BRITISH boxing has never had a year like 2021. It surely won’t again for another century. Amid a global pandemic, that for the first time in their history saw the Olympic Games postponed but completed, the GB team secured its best medal haul at the Olympic boxing tournament in a hundred years.

The Great Britain squad was outstanding, winning six medals in total at the Tokyo Games. Karriss Artingstall and Frazer Clarke both won bronze. Ben Whittaker and Pat McCormack reached the finals, only losing to excellent Cuban opposition and securing highly impressive silver medals. But brilliant Olympic gold medallists Galal Yafai and Lauren Price have to be 2021’s male and female amateur boxers of the year.

2021 began with uncertainty. The impact of the pandemic made it hard for athletes to train as normal and travel to competitions overseas. There was the worry that the Games, even though they had been delayed, could still be cancelled. The Olympic qualification process had to be restructured, reduced to one continental tournament. It heaped pressure on those boxers who only had this one opportunity to make to Tokyo. It’s testament to GB that they assembled a strong team of 11 for Japan, all of whom could compete at the top level. As well as the six boxers who would go on to win medals, Charley Davison, Caroline Dubois, Peter McGrail, Luke McCormack and Cheavon Clarke all qualified. They didn’t finish on the podium in Tokyo but all are Olympians and boxers of the highest calibre.

Yafai had been one of the few boxers to qualify in 2020 just before the event was suspended. But he went into the Games underrated. He hadn’t won gold at a Europeans before or medalled at a World championships. He was actually disqualified (albeit harshly) in the final of the European qualifier. But he knew all along if he performed in Tokyo he could beat anyone.

“To be the favourite you have to be World champion, you’ve have to be a Pat McCormack or a Lauren Price, win pretty much everything prior to the Olympics so I knew I wasn’t the favourite,” Galal reflected. “I just made sure I was ready whatever happened.”

Lauren had the burden of high expectations. She was the World and European gold medallist. She was favoured to win at 75kgs. But at the start of 2021 she lost twice in minor warm-up tournaments to her great rival, Nouchka Fontijn. But the Welsh middleweight had taken a confidence boost from winning the qualification event in fine form. In the Games themselves Price kept her composure and boxed expertly, beating Fontijn in a tight, intense semi-final before outclassing China’s Li Qian to win gold.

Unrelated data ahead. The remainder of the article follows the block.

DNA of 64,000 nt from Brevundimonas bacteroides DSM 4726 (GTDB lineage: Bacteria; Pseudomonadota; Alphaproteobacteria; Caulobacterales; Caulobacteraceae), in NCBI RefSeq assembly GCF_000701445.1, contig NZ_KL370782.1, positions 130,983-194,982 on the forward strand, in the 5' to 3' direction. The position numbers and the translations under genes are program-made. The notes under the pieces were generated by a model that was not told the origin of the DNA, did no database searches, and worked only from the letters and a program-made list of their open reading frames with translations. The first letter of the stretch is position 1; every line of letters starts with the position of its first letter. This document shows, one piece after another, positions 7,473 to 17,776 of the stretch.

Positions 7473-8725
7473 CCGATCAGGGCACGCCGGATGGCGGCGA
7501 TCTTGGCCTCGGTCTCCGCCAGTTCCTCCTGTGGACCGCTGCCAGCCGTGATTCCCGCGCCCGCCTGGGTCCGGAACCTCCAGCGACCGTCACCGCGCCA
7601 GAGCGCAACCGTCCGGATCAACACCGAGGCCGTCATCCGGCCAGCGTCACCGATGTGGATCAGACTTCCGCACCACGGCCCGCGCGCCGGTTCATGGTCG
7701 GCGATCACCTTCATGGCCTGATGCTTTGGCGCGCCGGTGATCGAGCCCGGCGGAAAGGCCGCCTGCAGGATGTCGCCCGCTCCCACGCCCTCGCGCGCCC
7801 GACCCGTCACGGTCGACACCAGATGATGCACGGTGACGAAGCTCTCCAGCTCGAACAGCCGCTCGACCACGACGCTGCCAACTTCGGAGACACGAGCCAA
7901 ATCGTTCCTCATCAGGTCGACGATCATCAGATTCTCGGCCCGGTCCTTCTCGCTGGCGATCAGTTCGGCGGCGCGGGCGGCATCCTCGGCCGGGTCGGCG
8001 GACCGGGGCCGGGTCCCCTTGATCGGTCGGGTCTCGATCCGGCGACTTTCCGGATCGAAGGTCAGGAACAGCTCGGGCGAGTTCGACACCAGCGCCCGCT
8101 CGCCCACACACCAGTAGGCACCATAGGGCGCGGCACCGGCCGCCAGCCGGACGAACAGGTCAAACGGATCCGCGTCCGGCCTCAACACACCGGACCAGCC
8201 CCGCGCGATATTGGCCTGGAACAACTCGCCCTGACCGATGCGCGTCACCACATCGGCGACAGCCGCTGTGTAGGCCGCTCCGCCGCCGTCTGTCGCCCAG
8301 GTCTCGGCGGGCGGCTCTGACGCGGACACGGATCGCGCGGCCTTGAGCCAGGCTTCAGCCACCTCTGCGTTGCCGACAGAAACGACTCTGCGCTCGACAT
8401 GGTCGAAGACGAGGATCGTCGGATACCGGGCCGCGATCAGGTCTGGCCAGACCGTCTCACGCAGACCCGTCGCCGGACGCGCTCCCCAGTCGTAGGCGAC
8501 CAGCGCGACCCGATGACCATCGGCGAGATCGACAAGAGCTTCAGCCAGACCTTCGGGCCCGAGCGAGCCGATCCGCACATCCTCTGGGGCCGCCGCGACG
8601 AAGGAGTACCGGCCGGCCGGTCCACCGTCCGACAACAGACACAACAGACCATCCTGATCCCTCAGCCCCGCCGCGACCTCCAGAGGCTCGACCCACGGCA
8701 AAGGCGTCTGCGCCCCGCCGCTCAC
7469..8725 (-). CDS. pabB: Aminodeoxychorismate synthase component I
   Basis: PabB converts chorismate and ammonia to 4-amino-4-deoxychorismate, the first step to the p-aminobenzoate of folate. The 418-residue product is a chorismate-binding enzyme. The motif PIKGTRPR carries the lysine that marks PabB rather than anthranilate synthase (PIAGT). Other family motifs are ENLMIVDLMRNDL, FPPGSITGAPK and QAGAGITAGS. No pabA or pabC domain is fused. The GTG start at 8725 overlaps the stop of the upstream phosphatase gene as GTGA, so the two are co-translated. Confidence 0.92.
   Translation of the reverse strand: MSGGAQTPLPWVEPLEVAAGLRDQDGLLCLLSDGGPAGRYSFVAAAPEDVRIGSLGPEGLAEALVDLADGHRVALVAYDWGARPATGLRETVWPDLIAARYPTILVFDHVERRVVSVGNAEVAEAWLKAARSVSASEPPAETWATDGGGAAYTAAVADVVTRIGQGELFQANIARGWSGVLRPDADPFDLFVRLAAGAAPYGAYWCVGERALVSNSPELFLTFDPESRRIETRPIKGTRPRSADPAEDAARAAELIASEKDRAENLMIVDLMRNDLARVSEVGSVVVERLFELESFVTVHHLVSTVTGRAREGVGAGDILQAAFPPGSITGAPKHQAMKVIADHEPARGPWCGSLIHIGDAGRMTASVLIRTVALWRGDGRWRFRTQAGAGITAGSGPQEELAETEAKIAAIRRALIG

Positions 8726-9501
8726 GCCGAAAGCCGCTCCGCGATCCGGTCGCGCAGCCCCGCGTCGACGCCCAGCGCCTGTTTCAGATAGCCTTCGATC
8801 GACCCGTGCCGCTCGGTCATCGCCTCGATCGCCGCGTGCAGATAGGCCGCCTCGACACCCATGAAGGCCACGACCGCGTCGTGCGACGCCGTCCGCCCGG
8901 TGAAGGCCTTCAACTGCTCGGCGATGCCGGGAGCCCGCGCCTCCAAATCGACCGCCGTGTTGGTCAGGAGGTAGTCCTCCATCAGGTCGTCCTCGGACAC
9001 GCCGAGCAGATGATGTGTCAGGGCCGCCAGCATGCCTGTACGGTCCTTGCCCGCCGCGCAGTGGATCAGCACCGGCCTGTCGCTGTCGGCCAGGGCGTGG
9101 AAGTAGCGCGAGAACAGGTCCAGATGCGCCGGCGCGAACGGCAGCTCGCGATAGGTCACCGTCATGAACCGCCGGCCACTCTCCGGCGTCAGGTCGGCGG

“A dream come true, literally that,” Lauren said. “It was a great feeling standing on top of the podium. It was even better because six of us won medals and obviously it was even more special for me doing it alongside Karriss.

“It was a top year for me.”

Both Yafai and Price impressed with their different styles, Price with her presence of mind, speed of movement and coolness under pressure, Yafai with his high octane, high-pressure approach that saw him handing out counts, knockdowns and stoppages to some of the best boxers in the world.

“I knew I had it in there,” Galal said. “I thought these kids can’t take the pressure and I thought I’m just going to stick it on them.

“It was nice to be mentioned [as one of the boxers of the tournament]. I’m not being harsh on myself but a lot of [the other gold medallists] are better than me technically. I think the only reason I was in the conversation was I made it exciting. I don’t think I’m as good as some of them fighters, you’ve got Andy Cruz, you’ve got [Roniel] Iglesias, you’ve got Arlen López. I’m happy to say they’re better than me. I just think I made it a bit more exciting.”

Both were celebrated on their return from the Games. Yafai was greeted by a host of supporters, friends and family at the airport. Price enjoyed similar scenes when she came back to her hometown. Galal began to appear on television, alongside Frazer Clarke they beat the Brownlee brothers on a Question of Sport. Price was not only awarded the National Lottery’s Olympian of the Year prize but also won the BBC’s Welsh Sports Personality of the Year. Both became stars in 2021, with offers and interest from professional promoters flooding in.

“It’s good to get recognition for the sport that I love, but the main thing for me and my priority is boxing,” Galal said. “It’s great to be invited to these events… But I’m just a fighter at the end of the day.

“I won five fights in Tokyo so I get a bit more respect, which is great, but I’m a fighting person and I just want to fight and win world titles.”

Price reflected, “When I came home Wales went mental and even still I’m walking about and people recognise me and stuff like that. It was great coming back and having that support. When we were out there I didn’t realise with the time difference and stuff like that how many people watched and supported.